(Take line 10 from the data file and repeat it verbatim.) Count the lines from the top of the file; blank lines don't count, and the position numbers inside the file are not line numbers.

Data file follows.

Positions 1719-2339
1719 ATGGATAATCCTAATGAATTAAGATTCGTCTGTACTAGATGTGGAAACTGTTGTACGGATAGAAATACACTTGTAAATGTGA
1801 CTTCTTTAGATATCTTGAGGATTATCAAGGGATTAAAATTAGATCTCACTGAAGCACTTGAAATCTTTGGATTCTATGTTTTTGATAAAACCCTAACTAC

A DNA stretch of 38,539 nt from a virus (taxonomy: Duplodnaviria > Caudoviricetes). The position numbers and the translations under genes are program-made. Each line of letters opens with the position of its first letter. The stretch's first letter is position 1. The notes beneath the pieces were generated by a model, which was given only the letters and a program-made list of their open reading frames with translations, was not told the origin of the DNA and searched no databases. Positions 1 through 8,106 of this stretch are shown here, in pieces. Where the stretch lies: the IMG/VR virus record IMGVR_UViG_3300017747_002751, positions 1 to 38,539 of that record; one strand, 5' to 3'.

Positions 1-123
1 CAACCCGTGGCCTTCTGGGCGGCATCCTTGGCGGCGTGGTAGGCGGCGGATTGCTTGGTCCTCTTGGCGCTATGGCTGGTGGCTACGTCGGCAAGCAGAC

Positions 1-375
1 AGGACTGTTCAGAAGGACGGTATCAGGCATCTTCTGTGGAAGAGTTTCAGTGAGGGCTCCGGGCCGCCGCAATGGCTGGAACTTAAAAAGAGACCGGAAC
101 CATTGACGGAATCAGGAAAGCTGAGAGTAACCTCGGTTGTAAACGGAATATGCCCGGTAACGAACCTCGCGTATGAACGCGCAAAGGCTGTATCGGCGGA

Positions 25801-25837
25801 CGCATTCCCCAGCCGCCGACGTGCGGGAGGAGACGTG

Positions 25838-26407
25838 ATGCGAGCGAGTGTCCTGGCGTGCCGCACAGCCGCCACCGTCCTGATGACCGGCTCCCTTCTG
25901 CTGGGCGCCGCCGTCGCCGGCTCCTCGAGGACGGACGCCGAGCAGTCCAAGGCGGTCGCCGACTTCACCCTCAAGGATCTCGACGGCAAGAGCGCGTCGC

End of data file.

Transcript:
Positions 25801-25837